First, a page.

Monday, March 21, 2011

Engine swap

Well, I wish I was actually doing the engine swap on MY car (I'm sure Heather feels the same...), but I agreed to do another "mobile workshop" job. This time, it was taking an M50 swap out of an e30 sedan, and putting it into an e30 convertible.
The hard part was already done, I saw the donor car move under it's own power, etc. So I know the swap worked. I took off as soon as I could on Friday afternoon and made it up there and into Joe's space by 6. We worked until about 2:30 in the morning with a couple stops and breaks. This time was spent pulling front subframes from both cars, and switching over a lot of the extra stuff that the swap entails. Brake boosters and throttle cables come to mind as some necessary, but pain in the neck stuff.
We slept a little, had a huge breakfast at Shea's, and went to Salvo's for some parts (including a new tool for me, ball joint separator, YES!), then started again at about 11 am. We ended up switching subframes under the swapped engine to keep the good suspension stuff that was installed on the vert. This included replacing a bent tie rod end. Fun stuff. This was my first time using a ball joint separator. I have to admit, I have always used a pickle fork which, while effective, usually requires a LOT of force in the form of hammering with the BFH, and also tears up the rubber boots needed to protect the bearing inside. Not exactly the best solution if you want to use the joint again. So I've heard and seen pictures of this tool several times before, but it plain looked too cheap and easy to work. (Although not exactly cheap to buy, $40.) Well, let me tell you, the dang thing WORKS. It is remarkably simple, easy to use, and makes it possible to use your joint over again. What a great combination!

So, after a couple hours, the magic time comes when we jack the front end of the vert as high as we can get it, then slide the swapped subframe with engine underneath the radiator support, and into that huge hole waiting for it. The engine fit FINE, but we just couldn't get it lined up right so that the subframe would bolt to the frame rails. We must have pushed, shoved, cajoled, hammered, and slung every profanity we knew at it, but it just wouldn't go. ONE INCH. That's how close we were. Looking back, we should have done it differently, but we just didn't know.
So, after about 3 hours of that, we came up with a different plan. We left the engine in the bay (tight squeeze, by the way) and decided to lift the entire car up off the ground, rather than just the front end. We must have only lifted the rear end up about 6 inches, but it made ALL the difference.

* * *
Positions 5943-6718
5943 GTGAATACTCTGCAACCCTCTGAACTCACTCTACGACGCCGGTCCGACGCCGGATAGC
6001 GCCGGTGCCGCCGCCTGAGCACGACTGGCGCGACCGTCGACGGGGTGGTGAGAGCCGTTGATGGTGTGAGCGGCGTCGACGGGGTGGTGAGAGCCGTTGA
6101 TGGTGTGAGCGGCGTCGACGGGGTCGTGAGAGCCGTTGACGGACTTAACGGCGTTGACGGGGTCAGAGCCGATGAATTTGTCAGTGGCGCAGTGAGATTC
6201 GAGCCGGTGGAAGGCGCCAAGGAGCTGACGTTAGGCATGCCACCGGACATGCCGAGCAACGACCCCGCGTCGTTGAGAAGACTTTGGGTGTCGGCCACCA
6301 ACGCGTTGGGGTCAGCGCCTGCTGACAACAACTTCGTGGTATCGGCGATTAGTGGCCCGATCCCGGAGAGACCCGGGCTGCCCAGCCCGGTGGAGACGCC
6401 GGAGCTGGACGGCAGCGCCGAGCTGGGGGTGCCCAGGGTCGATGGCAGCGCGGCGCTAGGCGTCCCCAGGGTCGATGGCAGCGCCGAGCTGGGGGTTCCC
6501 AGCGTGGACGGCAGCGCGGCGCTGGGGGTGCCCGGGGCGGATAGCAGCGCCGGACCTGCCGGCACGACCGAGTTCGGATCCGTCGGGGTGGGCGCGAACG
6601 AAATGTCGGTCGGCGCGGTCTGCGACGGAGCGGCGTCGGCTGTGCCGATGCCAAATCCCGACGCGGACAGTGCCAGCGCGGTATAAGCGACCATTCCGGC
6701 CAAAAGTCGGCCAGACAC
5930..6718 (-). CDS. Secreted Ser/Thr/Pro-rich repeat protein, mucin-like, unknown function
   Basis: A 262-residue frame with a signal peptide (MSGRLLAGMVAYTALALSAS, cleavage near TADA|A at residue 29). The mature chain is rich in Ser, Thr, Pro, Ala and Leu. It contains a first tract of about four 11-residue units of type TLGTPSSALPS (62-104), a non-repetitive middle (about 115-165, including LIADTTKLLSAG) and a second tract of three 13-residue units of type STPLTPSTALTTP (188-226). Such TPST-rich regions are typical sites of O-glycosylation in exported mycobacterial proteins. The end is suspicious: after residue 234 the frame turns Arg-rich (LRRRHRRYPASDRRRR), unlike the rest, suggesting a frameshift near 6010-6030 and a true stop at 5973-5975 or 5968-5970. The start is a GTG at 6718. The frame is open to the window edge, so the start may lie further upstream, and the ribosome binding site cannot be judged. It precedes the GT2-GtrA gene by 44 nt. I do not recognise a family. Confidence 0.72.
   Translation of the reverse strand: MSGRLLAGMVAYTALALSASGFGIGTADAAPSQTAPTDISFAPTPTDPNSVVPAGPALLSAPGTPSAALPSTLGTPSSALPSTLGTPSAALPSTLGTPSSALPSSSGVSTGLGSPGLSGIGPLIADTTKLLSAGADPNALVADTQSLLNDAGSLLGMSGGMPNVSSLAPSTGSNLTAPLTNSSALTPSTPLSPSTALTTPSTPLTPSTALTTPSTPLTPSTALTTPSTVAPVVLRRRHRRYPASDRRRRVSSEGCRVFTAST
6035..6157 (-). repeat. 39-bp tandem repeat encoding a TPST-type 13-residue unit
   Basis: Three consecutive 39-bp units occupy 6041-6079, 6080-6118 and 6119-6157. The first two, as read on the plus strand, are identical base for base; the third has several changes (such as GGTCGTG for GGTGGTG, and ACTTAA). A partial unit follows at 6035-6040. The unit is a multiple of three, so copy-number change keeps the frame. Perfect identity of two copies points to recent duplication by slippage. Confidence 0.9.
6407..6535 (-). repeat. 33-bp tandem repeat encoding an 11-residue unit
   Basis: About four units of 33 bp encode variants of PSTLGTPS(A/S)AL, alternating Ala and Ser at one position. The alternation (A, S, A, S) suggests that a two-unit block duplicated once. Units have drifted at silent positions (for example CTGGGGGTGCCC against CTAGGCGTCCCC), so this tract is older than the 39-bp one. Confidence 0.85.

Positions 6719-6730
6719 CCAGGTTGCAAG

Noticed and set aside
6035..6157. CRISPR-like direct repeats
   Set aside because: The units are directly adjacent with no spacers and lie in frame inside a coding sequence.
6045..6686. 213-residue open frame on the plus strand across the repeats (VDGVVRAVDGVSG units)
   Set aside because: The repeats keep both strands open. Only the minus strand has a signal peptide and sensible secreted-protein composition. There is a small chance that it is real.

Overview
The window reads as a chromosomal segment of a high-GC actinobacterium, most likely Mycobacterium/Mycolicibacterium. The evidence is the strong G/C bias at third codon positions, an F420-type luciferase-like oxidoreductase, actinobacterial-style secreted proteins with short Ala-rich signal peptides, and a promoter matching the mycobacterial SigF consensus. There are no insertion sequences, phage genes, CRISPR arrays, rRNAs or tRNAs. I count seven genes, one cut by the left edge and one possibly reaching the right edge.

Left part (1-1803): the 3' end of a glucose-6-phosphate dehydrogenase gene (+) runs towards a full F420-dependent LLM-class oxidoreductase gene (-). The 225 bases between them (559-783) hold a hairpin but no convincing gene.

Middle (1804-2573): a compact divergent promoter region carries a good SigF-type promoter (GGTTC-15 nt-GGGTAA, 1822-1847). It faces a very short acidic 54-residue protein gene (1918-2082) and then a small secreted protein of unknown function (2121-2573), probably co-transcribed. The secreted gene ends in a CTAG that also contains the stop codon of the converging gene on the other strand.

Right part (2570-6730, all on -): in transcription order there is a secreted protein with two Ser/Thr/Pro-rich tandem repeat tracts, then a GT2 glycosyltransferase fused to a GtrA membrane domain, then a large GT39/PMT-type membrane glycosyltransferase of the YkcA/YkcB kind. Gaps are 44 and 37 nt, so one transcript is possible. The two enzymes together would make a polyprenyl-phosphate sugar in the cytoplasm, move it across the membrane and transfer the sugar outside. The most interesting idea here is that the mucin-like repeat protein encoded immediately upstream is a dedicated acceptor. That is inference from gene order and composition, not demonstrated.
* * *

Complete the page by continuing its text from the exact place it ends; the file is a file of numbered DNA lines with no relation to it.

Hold on, let me back up a little bit. We ended up keeping the swap together for simplicity's sake, but it introduced a couple headaches. Now, there are about three other things that we should have been paying attention to when we were lining the subframe up. The steering linkage, the shifter linkage, and the driveshaft. The shifter linkage was easy, we just had to make sure that the shifter made it through the hole in the tunnel. The steering linkage was a little more complicated, but since I READ THE MANUAL this time, I was able to get it apart and together without destroying it. The driveshaft... Whoever the gorilla was that put the driveshaft on the tranny was REALLY strong. Like stronger than an impact gun. We worked on it for a little while, then just gave up and left it on. Unfortunately, it just wouldn't bend enough at it's union to get past the fuel bridge for the two halves of the gas tank. We should have been lining that up when we were getting the subframe close to seating, but we were so wrapped up into getting it seated that it just didn't register. Live and Learn.

Anyways, with the whole car about 10 inches in the air, we got the subframe seated and bolted up. Easy. It was just putting everything back together from there.
When I left at sunset on Saturday night, Joe was draining the gas tank to get the driveshaft mated up, and he had to hook up the electronics, the throttle cable, fuel lines, and some coolant hoses. Haven't gotten an update yet. But I'm confident that it will fire right up and he'll be driving this swapped vert VERY soon.

Lessons Learned:
1) I brought the right tools, but I should have brought more. I really like how I have my stuff organized, and it makes it easier for me... I did my tool check before I left, and I'm pretty dang sure I got everything.
2) Take your time. If you round a crucial nut or mangle a line, it's a show stopper.
(I only had to cut ONE bolt with the dremel, it was an exhaust bolt that was just too rusted to move. Easily sourced at the local hardware store.)
3) It's always going to take about three times longer than you think. ESPECIALLY when you're taking your time, trying not to break anything.
4) If you're not sure how to take something apart, READ THE MANUAL. All it takes is ONE SENTENCE to prevent you from destroying something that you could have just as easily used again. (steering linkage that I destroyed on my car, but saved on Joe's)
5) Don't leave a curious 17 year old alone at an electronic security gate about the same time that it's going to close for the night. Especially when the other owners in the compound are kinda twitchy about security after hours.

I think that's it. I'm fully confident that I will be able to finish my swap VERY soon, and with a minimum of effort.

No comments: